Sativa

Sativa plants tend to be taller and skinnier, and their buds are similarly more skinny, fluffy and less dense. The effect sativas are known for providing is similarly light and airy, with less lethargic effects. A sativa high tends to be more giggly, energizing and creative. If you’re the type of person who wants to paint a picture or go on a hike after you’ve consumed cannabis, look for a sativa strain.

 

Indica

Indica plants are shorter and fatter than their sativa counterparts, and they also mature more quickly. Their buds look more dense and squat. An indica high is known to be more on the relaxing side, with stronger depressant effects. Indicas have been reported as better for pain relief and anxiety relief and tend to be more for chilling out than enhancing an active experience.

 

Hybrid

Nearly all modern cultivars are hybrids of sativas and indicas. Growers have taken the best parts of cannabis plants and crossbred them to come up with thousands of cultivars that provide as many different effects, aromas and flavors. While most hybrids are listed as either sativa- or indica-dominant, you can’t rely on those categorizations alone to determine what kind of effects the flower will provide. It’s the cannabinoids inside of it that really count.

What gets you high?

If it’s not strictly a sativa or indica that determines the type of effect a cannabis product provides, how can you tell? Product reviews can help, but more importantly, lab testing has given us the best predictions of all, by isolating each mind-altering cannabinoid and measuring its amounts in any given cannabis product.

 

The psychoactive compounds in cannabis are known as cannabinoids. The chemistry of cannabinoids goes far beyond what any basic description of cannabis can provide. There is a long list of cannabinoids present in any given cannabis plant, and each plays a different role.

There are two popular cannabinoids that make a difference for cannabis consumers, however, and those are THC and cannabidiol (CBD). In addition to cannabinoids, terpenes also affect cannabis in both flavor and the effects. These chemicals interact with cannabinoid receptors, which are found throughout the human body, and each has different characteristics and provides different effects. Having a basic understanding of what they are, and their effects will provide you with enough information to make an informed choice.

 

THC

The main psychoactive compound is THC. THC is the chemical that when smoked or ingested, after binding to a fat, makes you giggly and happy. It also has been reported to relieve pain and nausea, stimulate appetite, and it can even provide a little energy boost. Basically, THC is what gets you high. On a package, the THC content will often be labeled as THCA, that’s because THCA is the molecule found in cannabis, that when smoked, or exposed to heat in another way, will become THC. THCA requires conversion to THC in order to cause effects, which is why eating cannabis flower on its own will not get you high.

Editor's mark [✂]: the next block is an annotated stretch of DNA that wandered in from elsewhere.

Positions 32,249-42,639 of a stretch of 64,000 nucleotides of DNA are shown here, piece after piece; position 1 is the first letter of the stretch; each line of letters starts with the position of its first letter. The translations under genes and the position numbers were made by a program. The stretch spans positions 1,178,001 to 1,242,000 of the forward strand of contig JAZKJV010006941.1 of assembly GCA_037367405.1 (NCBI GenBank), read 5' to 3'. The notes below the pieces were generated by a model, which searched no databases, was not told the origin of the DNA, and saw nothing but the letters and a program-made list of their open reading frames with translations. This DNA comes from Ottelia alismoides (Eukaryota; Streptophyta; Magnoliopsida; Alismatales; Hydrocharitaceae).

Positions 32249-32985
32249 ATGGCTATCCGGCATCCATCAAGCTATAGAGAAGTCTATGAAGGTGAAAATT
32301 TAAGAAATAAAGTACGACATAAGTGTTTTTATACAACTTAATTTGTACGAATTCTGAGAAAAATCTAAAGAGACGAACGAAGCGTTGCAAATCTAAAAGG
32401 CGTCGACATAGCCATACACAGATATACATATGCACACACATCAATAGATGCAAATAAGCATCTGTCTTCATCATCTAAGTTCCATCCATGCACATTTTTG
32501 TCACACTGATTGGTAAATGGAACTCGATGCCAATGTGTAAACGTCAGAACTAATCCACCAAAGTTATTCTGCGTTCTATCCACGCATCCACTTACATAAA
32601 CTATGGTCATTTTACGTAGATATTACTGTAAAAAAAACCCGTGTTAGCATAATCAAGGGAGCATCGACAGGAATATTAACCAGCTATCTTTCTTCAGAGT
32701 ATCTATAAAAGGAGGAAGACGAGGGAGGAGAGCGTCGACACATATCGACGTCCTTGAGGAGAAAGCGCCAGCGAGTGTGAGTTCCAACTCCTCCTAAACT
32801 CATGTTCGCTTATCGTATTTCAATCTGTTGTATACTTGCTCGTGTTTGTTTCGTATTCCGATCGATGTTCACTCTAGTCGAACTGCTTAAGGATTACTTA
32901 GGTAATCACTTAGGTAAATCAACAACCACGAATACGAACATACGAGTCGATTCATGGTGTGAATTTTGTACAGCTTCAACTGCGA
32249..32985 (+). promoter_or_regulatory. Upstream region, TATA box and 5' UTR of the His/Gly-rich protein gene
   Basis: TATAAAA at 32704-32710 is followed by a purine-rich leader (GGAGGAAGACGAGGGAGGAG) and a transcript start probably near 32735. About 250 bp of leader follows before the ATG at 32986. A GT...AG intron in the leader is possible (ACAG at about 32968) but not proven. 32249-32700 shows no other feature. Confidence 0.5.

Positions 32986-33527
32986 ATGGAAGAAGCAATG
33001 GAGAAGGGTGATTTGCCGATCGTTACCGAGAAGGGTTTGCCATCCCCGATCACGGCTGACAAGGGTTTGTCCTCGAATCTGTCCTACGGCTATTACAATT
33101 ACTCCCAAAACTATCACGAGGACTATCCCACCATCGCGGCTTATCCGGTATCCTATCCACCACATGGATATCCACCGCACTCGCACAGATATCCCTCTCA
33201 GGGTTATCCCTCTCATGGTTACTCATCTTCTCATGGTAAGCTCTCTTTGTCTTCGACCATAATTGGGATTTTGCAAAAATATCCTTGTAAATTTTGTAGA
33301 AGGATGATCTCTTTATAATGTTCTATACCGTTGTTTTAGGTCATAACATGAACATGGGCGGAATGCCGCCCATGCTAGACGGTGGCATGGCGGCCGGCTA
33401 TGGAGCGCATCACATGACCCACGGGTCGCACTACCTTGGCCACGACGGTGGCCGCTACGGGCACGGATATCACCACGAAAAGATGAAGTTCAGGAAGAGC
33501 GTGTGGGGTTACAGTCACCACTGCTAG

CBD

CBD is the other important cannabinoid. While CBD doesn’t get consumers high, it has been reported to provide relief from anxiety and seizures in those with epilepsy and other neurological conditions, and it may even work as a powerful anti-inflammatory when bound with small amounts of THC. CBD is one cannabinoid in particular that makes cannabis so effective as medicine.

 

Terpenes

Terpenes are the chemical compounds responsible for giving cannabis its flavor and scent. Varying levels of different terpenes in cannabis is why each cultivar has a unique fragrance and taste. Terpenes play another role in cannabis too—in that some of them help us absorb THC, and others help bind to the cannabis receptors in our bodies.

Commonly found terpenes include myrcene, limonene, linalool, caryophyllene and pinene. Each terpene has its own unique scent and flavor, and each plays its own unique chemical role in the effect of cannabis. Terpenes aren’t unique to cannabis, as they’re found in many plants and even insects.